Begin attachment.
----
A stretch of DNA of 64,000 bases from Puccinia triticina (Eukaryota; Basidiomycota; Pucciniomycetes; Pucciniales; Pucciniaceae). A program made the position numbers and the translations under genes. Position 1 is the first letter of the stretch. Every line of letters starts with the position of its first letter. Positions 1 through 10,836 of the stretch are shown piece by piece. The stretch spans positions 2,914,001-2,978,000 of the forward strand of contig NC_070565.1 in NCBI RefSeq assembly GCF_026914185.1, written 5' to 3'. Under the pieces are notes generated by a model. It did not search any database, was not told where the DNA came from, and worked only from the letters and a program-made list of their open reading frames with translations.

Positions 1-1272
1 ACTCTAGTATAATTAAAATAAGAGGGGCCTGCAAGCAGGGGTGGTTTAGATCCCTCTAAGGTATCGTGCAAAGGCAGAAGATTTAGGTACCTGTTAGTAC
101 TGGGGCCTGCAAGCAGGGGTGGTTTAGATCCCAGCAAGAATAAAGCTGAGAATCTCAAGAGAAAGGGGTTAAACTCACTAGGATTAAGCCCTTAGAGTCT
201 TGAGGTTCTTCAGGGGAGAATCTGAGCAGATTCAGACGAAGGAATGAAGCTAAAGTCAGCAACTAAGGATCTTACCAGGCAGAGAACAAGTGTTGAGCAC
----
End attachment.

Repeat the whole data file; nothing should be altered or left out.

A stretch of DNA of 64,000 bases from Puccinia triticina (Eukaryota; Basidiomycota; Pucciniomycetes; Pucciniales; Pucciniaceae). A program made the position numbers and the translations under genes. Position 1 is the first letter of the stretch. Every line of letters starts with the position of its first letter. Positions 1 through 10,836 of the stretch are shown piece by piece. The stretch spans positions 2,914,001-2,978,000 of the forward strand of contig NC_070565.1 in NCBI RefSeq assembly GCF_026914185.1, written 5' to 3'. Under the pieces are notes generated by a model. It did not search any database, was not told where the DNA came from, and worked only from the letters and a program-made list of their open reading frames with translations.

Positions 1-1272
1 ACTCTAGTATAATTAAAATAAGAGGGGCCTGCAAGCAGGGGTGGTTTAGATCCCTCTAAGGTATCGTGCAAAGGCAGAAGATTTAGGTACCTGTTAGTAC
101 TGGGGCCTGCAAGCAGGGGTGGTTTAGATCCCAGCAAGAATAAAGCTGAGAATCTCAAGAGAAAGGGGTTAAACTCACTAGGATTAAGCCCTTAGAGTCT
201 TGAGGTTCTTCAGGGGAGAATCTGAGCAGATTCAGACGAAGGAATGAAGCTAAAGTCAGCAACTAAGGATCTTACCAGGCAGAGAACAAGTGTTGAGCAC